Module 2 Outcome C: The student will list a variety of ways to incorporate child and youth choice, reflection, planning and leadership.
- 170-297-6575 Activities to promote child growth and development.
- 170-297-6075 Positive options for discipline.
- 170-297-6000 Interactions with children.
Independence and responsibility are areas that school age children are working on.
Erikson would tell you that they are wrestling with industry vs. inferiority. In order to develop a healthy sense of self, children need many opportunities to make their own decisions about what they will do and when and how they will do it.
Many people working with children get very excited about lesson plans and themes and activities. There are shelves of activity books for school age children. Many of them have worksheets and photocopies to make, step-by-step instructions, and lists of ingredients. These resources have their place in a quality school age care program, but in order to meet the needs of children stretching to find out what they can do, we need to offer more.
The main drawback to scripted curriculum is that it is not driven by the interests of the child. Adults plan the theme, the activities, and the steps to take to get the adult-determined results. In a high-quality program concerned with the developmental needs of school age children as they develop a sense of self, much more needs to be left to the kids. Sometimes this is a scary thought. We wonder what will happen, how messy things will get, if anyone will learn anything, if we don’t step in and control things. But as the late school age care pioneer Rich Scofield used to say “Be the guide by the side, not the sage on the stage”. When we control everything, we have no idea how much the children really can do on their own. And neither do they, which doesn’t lead to a very strong sense of self.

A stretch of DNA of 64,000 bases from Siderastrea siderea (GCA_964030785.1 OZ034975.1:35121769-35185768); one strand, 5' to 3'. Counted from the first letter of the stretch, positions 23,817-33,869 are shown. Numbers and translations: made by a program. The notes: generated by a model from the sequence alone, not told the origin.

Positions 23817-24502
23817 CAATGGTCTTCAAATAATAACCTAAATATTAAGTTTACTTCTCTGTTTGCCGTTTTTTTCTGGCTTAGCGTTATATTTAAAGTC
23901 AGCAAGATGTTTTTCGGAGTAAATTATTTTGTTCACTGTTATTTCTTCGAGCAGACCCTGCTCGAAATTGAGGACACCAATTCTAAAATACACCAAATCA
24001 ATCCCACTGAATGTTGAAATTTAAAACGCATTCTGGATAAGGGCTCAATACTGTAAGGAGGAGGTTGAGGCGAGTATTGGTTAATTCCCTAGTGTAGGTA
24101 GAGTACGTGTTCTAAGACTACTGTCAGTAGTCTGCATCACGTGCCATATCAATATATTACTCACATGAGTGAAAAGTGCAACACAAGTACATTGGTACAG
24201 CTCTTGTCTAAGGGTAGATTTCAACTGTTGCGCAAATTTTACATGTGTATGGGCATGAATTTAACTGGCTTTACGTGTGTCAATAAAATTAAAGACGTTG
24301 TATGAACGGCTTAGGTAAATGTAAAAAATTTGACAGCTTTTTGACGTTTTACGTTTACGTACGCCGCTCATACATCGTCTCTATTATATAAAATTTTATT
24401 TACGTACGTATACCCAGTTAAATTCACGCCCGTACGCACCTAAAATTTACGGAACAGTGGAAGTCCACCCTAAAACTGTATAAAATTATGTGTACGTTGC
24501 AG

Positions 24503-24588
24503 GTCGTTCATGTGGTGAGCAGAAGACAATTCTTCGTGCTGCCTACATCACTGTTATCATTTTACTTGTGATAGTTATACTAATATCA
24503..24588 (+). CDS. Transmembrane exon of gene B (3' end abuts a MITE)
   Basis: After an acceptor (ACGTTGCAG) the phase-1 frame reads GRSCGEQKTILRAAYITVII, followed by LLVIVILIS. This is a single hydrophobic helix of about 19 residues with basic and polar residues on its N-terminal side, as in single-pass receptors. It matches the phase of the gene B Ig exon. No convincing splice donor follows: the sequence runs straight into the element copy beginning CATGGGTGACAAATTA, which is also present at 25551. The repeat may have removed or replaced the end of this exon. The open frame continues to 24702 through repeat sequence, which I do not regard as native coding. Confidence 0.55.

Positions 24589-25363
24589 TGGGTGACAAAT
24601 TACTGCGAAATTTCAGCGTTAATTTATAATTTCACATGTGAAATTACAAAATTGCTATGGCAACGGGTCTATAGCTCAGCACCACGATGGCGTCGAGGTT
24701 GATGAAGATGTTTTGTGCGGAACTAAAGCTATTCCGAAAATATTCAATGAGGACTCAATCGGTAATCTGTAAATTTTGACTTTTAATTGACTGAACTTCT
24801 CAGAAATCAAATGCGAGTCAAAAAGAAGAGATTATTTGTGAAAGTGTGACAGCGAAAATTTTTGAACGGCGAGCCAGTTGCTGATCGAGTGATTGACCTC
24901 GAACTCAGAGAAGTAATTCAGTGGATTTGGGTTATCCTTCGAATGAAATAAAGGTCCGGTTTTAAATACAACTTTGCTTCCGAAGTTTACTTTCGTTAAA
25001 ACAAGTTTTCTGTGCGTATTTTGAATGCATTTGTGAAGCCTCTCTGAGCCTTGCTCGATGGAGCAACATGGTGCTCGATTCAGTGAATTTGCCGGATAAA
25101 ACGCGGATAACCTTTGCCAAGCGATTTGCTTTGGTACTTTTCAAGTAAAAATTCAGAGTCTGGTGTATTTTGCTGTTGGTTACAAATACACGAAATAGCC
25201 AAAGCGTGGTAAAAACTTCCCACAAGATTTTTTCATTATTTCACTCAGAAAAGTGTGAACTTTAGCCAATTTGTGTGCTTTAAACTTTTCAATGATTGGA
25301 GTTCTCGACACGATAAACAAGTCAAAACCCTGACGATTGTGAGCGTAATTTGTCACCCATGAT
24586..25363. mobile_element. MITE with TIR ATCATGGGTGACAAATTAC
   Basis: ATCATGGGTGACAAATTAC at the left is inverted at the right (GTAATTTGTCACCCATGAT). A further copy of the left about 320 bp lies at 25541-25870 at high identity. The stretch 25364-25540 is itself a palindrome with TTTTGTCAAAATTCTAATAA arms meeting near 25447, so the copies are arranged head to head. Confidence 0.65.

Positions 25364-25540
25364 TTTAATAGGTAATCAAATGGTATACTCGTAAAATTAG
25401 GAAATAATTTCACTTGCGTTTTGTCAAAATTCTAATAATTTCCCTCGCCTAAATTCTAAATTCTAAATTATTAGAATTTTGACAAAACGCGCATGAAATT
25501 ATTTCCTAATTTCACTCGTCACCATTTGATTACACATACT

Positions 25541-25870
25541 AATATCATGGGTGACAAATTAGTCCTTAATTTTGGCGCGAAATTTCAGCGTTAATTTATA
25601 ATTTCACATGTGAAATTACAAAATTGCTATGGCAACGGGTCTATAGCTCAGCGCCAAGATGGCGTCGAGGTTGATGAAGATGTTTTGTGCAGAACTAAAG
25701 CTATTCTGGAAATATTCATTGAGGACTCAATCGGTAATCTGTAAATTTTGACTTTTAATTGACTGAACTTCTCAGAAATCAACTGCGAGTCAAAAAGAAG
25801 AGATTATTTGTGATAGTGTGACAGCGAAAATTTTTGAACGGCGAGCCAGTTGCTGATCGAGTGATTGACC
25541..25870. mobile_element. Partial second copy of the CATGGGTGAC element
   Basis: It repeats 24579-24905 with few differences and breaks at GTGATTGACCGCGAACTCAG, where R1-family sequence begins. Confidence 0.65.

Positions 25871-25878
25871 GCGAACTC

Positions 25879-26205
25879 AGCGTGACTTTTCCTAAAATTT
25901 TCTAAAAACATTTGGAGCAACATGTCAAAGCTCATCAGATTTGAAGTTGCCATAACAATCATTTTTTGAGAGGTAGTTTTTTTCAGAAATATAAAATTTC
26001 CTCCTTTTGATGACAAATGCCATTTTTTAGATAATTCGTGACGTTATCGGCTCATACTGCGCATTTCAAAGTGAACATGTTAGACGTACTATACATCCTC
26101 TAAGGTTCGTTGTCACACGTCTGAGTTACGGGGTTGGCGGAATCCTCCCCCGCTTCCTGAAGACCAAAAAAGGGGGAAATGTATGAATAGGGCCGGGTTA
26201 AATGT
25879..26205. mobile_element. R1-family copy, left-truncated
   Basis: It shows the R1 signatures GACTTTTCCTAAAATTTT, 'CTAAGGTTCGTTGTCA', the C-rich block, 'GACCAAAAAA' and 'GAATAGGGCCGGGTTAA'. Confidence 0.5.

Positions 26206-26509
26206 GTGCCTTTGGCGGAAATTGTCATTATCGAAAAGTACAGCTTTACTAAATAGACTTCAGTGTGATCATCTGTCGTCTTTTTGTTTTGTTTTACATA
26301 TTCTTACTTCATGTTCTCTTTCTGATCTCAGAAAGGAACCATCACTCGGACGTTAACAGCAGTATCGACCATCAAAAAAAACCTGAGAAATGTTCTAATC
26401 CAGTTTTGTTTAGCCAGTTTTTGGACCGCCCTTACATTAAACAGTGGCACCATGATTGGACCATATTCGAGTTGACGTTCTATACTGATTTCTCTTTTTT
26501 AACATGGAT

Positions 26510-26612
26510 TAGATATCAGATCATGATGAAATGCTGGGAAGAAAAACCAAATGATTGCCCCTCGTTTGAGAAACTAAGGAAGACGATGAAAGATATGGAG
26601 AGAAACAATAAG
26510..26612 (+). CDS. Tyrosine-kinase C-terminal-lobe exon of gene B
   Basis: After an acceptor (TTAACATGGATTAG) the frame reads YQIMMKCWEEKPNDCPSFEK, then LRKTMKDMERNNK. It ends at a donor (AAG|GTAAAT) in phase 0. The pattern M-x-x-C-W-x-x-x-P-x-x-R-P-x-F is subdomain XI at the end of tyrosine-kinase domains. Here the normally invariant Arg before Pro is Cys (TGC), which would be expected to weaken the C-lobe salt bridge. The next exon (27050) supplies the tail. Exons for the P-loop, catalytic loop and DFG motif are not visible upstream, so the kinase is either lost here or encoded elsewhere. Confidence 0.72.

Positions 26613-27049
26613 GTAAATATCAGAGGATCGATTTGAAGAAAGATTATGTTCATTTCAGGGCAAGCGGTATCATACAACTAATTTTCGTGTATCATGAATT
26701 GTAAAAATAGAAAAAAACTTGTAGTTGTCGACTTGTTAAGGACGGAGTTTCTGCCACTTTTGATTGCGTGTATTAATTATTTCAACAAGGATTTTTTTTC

In addition to sharing planning and leadership with adults, we know that children learn more when they are given opportunities to reflect on their activities. Too often, we move quickly from activity to activity, without giving children the chance to think about the “so what” of the activity. Some ways that children can reflect are through quick conversations, (i.e. “So, what did you learn from that?”), journaling, sharing with a partner, drawing pictures about what just happened (i.e. drawing themselves at the field trip, or even making a thank-you card with drawing for a guest speaker), or creating a video “news report”.
Coursework is submitted to us live, as you complete each page. An optional checklist is available to keep track of your progress. Use the menus to return to where you left off in the training. If you need help, click on the Student Support Chat on the bottom right corner of the page.